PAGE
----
And if food works for a couple, it’s probably not a bad a thing to implement in your communications going forward.

When it comes to collaborative divorce, it really becomes a matter of what works best to reach an agreeable resolution. With the support of a coach and the rest of the collaborative team, spouses can and have learned how to effectively communicate to come to agreement and have a productive relationship going forward.


Pre-nups: The key to a successful second marriage

That may sound like a strange thing for a divorce attorney to say. Yet I feel comfortable in saying that if more couples used mediation to create a prenuptial agreement prior to getting remarried, more second marriages might last.

According to HealthResearchFunding.org, between 67 and 80 percent of second marriages will end in divorce. That’s a staggering amount and we could theorize all day long about why. In my professional opinion, many second marriages fail because of the first marriage.

That does not mean if you’re planning to remarry that you’re still in love with your ex. It means that with divorce, particularly when children and financial assets are involved, comes certain commitments and obligations. Often times, people enter into a second marriage either without knowing or seriously considering what those commitments and obligations are at the time of the second marriage and what they will or might be in the future. This can create turmoil if not addressed prior to the second marriage. And that’s why I strongly encourage people who are marrying for a second time to consider mediating a pre-nuptial agreement with their spouse before entering into the marriage.

Before getting into the reasons for mediating an agreement rather than having attorneys draft something up, let’s discuss why you would want/need a prenuptial agreement.

First, the obvious. People entering into a second marriage are older and are more likely to have accrued assets. Some of those assets you may want to leave/save for your children from the first marriage. For sake of example, let’s say a vacation home. A pre-nuptial agreement for a second marriage might state that the vacation home will belong to the person who brought it into the marriage rather than being divided in the event of a divorce.  This would preserve the vacation home for the children of the first marriage.  The same could be true for a savings account that is intended to be applied to college expenses for the children of the first marriage.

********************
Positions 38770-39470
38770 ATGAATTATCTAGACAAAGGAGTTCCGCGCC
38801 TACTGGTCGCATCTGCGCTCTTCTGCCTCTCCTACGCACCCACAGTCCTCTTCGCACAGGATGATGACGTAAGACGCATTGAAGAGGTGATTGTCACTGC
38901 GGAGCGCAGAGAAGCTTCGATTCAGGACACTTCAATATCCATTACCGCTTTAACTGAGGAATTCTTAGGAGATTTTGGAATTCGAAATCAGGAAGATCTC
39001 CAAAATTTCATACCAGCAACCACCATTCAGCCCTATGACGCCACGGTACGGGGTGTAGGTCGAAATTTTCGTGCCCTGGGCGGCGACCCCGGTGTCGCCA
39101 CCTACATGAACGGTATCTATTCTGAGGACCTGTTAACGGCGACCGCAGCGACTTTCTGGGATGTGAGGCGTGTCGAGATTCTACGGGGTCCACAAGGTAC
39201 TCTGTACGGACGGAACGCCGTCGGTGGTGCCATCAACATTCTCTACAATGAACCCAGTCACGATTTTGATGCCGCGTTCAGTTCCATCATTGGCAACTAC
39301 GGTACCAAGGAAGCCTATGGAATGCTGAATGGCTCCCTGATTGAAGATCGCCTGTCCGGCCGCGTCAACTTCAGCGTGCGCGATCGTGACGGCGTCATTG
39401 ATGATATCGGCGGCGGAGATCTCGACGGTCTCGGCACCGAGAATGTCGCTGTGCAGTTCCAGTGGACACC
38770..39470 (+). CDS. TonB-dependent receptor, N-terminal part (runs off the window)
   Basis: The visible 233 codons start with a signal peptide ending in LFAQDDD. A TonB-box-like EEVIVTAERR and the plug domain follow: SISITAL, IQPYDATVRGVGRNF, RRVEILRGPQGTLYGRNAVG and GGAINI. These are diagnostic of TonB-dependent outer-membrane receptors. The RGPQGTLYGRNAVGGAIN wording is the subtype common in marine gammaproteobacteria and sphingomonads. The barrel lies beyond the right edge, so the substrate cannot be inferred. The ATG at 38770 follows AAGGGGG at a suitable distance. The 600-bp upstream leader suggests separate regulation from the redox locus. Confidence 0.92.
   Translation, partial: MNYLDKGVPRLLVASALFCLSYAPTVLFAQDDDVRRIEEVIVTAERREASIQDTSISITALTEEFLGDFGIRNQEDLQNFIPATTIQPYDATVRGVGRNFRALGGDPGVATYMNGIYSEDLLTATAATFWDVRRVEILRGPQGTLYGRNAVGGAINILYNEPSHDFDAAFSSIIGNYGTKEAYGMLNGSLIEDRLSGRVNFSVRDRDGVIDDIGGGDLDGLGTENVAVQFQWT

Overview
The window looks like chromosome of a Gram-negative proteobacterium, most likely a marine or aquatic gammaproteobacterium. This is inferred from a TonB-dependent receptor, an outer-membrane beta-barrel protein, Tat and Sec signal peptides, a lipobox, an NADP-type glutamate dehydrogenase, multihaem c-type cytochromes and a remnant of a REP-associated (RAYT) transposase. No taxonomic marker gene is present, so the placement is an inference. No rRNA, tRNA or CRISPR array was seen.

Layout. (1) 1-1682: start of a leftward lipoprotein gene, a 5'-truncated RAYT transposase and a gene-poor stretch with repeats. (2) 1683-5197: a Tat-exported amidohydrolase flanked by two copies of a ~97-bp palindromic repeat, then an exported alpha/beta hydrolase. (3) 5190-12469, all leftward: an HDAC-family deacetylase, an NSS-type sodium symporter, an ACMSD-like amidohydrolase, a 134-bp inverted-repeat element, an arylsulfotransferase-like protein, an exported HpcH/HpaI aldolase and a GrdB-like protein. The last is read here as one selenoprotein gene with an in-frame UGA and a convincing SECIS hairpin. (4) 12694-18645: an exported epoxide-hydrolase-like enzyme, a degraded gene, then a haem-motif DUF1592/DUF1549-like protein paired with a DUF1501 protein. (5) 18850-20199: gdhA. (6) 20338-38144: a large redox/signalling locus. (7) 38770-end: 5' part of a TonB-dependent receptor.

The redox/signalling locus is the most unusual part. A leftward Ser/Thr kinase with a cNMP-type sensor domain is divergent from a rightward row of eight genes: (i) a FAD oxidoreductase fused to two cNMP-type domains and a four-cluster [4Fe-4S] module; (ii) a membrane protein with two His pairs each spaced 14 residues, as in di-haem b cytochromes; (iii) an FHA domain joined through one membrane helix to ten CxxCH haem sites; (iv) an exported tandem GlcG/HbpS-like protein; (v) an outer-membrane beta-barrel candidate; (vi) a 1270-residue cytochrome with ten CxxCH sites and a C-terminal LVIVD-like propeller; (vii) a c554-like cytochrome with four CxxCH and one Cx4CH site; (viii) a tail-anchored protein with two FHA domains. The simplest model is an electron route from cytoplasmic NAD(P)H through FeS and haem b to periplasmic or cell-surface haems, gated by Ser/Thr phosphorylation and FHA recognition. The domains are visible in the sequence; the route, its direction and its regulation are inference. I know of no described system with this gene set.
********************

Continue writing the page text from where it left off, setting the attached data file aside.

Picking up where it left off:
People entering into a second marriage are also more likely to have obligations for alimony, child support, life insurance, and/or college expenses.  Although these can’t be changed by a prenuptial agreement, they might impact other financial arrangements between the parties.

A common reason for entering into a prenuptial agreement before any marriage is to protect a family business of one of the spouses. Many parents are afraid that transferring ownership of a business that they began to their children will create a risk of the business being divided up in a divorce.  Often they will insist that their child and future spouse sign a prenuptial agreement to prevent the ex from making a claim to the business should the marriage end in divorce. The same would hold true for second marriages.

Why mediate a prenuptial agreement?  Similar to mediating a divorce, pre-nuptial mediation requires both parties to prepare financial statements disclosing their income, assets and liabilities. Each party will express his and her expectation about what should happen with those assets and liabilities in the event of a divorce or when either party passes away.  The parties will also discuss what should happen to any assets acquired during the marriage as well as issues around future child support and or alimony if the marriage ends in divorce.